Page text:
Radical Goals

As referenced earlier, here are some examples of widely adopted modern innovations to Jewish practice. I’m certainly not suggesting that there’s anything intrinsically wrong with these practices. However, the way they’re formulated and packaged strongly suggests that they’re intended to produce the kinds of non-traditional results we’ve been discussing.

I should note that, while I quote the Mishnah Berurah in the following examples, his source for such things will generally be the Magen Avraham. The questions remain either way.

Radical Minhagim

Mishnah Berurah 21:15

ובכתבי האר”י ז”ל כתוב ע”פ הסוד שיש לשכב בלילה בטלית קטן

And in the Ari’s writings it is written based on a secret that one should sleep at night (wearing) a tallis koton.”

Mishnah Berurah 51:19

האר”י ז”ל כשאמר ואתה מושל בכל נתן צדקה מעומד

And the Ari, when saying ‘ואתה מושל בכל‘ would give charity while standing.”

Mishnah Berurah 660:8

וגם האר”י ז”ל הזהיר מאוד שלא לחבר הערבה עם הלולב

And also the Ari was very careful not to join the arava with the lulav (on Hoshanah Rabbah).”

Now why would the Mishnah Berurah – or the Ari himself, for that matter – want us to wear a tallis koton while sleeping? After all, do we not hold לילה לאו זמן ציצית? Similarly, what benefit could there possibly be for us (or for G-d) if we give tzedaka just at that moment during davening and specifically when we’re standing up? And how is our performance of a venerable מנהג נביאים enhanced by meticulously keeping the lulav separate from the arava?

I could probably come up with attractive and inspiring interpretations for those practices and I’m sure you could, too. But the point is that neither the Ari nor the Mishnah Berurah included any of their own. Which suggests that either they figured the explanations were obvious or that it wasn’t important for us to know them.

From the way these (and many other) customs were presented, it seems reasonable to conclude that there simply aren’t any obvious explanations that we were expected to grasp – particularly the tallis koton example which was explicitly associated with “סוד.” But in general, no matter how creative you or I might be, it’s highly unlikely that we’ll happen to stumble on the same rationale as the Ari for each of his many innovations.

So what can we say other than that the Mishnah Berurah expected us to perform such minhagim without any sense of their underlying context or rationale.

Why? What else can I conclude except that these practices are intended to arbitrarily control and manipulate “upper worlds” lying beyond our understanding? Just the kind of practice that Rabbi Hirsch found so alien.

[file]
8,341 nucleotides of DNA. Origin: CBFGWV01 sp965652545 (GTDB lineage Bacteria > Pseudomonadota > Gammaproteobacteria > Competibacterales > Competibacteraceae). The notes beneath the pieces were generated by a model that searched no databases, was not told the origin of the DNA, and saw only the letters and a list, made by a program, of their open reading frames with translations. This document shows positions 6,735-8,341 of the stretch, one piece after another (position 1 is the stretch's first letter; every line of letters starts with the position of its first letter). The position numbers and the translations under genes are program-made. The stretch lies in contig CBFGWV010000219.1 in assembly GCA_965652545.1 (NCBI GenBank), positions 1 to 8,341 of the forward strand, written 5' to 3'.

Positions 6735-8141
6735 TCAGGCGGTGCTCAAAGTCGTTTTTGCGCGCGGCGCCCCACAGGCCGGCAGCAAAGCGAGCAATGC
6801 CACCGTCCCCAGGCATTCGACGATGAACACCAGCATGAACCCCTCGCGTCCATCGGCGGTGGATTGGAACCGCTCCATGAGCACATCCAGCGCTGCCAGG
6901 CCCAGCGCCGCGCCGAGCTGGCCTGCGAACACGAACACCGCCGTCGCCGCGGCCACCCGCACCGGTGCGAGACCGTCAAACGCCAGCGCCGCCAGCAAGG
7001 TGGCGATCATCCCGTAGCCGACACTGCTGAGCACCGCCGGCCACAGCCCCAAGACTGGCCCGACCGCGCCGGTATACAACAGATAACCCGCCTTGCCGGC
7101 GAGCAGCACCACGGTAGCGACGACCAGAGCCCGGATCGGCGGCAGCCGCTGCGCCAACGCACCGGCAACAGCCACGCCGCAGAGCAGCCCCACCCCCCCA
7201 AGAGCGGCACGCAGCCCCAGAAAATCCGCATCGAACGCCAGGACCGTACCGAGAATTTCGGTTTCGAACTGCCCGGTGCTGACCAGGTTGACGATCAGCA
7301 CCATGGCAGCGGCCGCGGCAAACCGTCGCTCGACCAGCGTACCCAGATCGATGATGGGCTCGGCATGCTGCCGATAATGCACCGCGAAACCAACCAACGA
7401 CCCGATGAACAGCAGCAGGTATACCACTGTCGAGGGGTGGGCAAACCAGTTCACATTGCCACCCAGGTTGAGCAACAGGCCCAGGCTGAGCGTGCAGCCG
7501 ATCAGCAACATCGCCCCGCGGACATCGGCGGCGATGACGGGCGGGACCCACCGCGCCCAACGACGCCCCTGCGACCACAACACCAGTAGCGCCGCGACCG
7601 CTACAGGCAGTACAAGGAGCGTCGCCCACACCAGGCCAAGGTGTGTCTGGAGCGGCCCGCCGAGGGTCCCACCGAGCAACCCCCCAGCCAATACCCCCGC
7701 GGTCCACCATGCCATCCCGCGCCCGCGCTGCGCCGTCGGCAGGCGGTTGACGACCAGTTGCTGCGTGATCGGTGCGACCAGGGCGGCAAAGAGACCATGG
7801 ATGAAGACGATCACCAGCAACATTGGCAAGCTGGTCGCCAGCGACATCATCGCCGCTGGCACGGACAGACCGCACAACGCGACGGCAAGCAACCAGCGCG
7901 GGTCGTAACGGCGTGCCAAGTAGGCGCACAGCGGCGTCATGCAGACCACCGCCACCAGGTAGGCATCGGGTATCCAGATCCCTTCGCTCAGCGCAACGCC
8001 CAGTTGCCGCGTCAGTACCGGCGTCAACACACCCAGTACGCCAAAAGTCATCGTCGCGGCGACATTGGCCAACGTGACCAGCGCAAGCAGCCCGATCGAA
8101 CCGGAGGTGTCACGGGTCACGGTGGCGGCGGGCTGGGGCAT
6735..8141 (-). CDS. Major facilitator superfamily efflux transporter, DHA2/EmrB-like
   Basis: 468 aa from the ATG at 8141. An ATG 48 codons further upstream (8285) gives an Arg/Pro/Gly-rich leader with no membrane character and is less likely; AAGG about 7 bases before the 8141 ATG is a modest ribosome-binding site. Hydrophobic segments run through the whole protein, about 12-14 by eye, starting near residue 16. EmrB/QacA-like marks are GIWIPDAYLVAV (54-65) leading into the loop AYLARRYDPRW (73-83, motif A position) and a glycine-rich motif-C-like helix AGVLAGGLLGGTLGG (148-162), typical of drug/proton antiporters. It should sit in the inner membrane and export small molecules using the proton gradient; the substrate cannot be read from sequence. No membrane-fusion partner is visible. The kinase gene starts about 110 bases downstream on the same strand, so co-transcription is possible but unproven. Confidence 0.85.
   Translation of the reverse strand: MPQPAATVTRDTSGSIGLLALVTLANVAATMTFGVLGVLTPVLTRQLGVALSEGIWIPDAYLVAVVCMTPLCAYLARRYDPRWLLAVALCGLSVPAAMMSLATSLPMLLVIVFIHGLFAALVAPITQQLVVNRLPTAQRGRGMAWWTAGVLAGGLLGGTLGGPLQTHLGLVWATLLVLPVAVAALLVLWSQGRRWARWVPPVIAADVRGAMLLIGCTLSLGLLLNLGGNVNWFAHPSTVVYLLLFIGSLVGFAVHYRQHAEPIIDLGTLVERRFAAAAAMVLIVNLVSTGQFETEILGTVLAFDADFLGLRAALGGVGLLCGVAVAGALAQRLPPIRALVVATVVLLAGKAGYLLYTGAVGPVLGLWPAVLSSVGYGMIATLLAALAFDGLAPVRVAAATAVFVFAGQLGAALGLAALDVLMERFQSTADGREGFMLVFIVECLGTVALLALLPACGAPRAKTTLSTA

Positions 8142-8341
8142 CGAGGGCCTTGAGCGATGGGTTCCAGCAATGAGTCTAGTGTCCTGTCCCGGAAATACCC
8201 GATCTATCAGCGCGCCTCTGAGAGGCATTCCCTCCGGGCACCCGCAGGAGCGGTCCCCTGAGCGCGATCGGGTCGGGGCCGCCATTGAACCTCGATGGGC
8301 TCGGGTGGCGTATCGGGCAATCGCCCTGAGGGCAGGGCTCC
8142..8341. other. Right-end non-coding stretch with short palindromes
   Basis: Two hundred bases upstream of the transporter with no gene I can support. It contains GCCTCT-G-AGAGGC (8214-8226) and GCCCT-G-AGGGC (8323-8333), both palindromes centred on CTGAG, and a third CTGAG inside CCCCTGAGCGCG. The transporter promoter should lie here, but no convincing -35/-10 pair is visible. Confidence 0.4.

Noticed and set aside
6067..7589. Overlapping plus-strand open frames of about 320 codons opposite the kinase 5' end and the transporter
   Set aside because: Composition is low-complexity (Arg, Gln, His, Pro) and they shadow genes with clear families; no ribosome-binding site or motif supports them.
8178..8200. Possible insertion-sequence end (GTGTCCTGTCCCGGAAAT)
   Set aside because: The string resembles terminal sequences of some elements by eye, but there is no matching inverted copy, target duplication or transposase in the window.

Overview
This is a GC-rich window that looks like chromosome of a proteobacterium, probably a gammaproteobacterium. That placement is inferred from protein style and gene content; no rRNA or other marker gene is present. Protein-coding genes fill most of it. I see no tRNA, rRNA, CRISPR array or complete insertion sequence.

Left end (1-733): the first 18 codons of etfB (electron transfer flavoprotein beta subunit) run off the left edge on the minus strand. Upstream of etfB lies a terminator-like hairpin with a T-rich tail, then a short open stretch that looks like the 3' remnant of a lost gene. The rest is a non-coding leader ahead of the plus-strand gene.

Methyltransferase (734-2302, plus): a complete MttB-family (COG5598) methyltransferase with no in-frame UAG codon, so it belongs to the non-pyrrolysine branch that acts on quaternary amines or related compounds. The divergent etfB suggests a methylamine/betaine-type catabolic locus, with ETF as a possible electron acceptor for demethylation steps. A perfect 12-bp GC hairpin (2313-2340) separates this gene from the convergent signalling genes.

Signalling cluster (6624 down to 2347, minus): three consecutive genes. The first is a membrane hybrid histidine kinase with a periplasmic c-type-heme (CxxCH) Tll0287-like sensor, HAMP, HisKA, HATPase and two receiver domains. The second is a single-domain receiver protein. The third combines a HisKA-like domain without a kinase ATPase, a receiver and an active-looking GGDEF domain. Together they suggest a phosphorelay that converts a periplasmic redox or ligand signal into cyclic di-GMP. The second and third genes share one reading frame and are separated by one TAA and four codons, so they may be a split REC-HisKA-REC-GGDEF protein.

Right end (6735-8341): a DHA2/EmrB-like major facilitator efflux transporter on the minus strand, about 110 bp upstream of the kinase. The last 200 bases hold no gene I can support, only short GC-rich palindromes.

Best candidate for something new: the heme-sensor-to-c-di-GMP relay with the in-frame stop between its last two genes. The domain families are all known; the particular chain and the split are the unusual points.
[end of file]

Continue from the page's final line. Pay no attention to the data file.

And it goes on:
Sound far fetched? Here’s an example of how Rabbi Chaim Vital – the Ari’s primary student – characterizes the study and, presumably, practice of kabbala:

ולכן בראות רשב”י ז”ל ברוח קדשו ענין זה צוה לר’ אבא לכתוב ספר הזוהר בדרך העלם להיותו מוצנא למשמרת עד דרא בתראה קריב ליומיה מלכא משיחא כדי שבזכות המתעסקים בו תצמח הגאולה בימינו בע”ה (מהקדמת רח”ו על שער ההקדמות)

Therefore when Rashbi with his holy spirit saw this matter, he commanded Rabbi Abba to write the Zohar in a hidden way, so it would be hidden in safekeeping until the final generation near the days of King Moshiach, so that in the merit of those involved in its (study), redemption should flower in our days…”

Or, in other words, the study and performance of kabbalah can be used to force G-d’s hand and invoke historical events.

Tangentially, with the benefit of 450 years of hindsight, we now know that the publication of such literature was based on a tragic miscalculation (i.e., that Moshiach was about to come). After all, it was promoted many generations before its intended time.

Radical Prayer

Here’s one final example of a significant departure from traditional prayer that’s widely available in mainstream publications. Some editions of the Artscroll siddur – and many bentchers – follow the Friday night version of אתקינו סעודתא with a tefila that begins: ויהא רעוא מן קדם עתיקא קדישא (“Let it be the will of Atika Kadisha”). We seem to be asking מן קדם עתיקא קדישא that he (it?) should “redeem us from troubles -ויפרקיננא מכל עקתין בישין – and “give us food and good support” – ויתיהב לנא מזונא ופרנסתא טבתא etc. This is tefila.

But to what (or who) is this tefila directed? Assuming the author is, as widely claimed, the Ari, what did he mean by עתיקא קדישא? Here’s how R’ Chaim Vital describes the phrase in עץ חיים שער יג פרק ב:

אמנם כאשר הא”ס מתלבש במה שלמטה הימנו כנ”ל הנה הוא מתלבש בג’ רישין אלו הנזכר כאן באדרא ובהיותו מתלבש ומתעלם בתוכם אז נקרא הא”ס עתיקא דכל עתיקין וגם הג’ רישין עלאין עצמן נקרא עתיקא קדישא ג”כ בהיות א”ס מתלבש בתוכם

However, as the Ain Sof is enclothed within what’s below it…it is enclothed within these “three heads” that are mentioned here in Idra. And as it is enclothed and hidden within them, then it is called the Ain Sof, the ancient of all ancients. And these “three heads” are called Ancient Holy One (Atika Kadisha) also when Ain Sof is enclothed within them.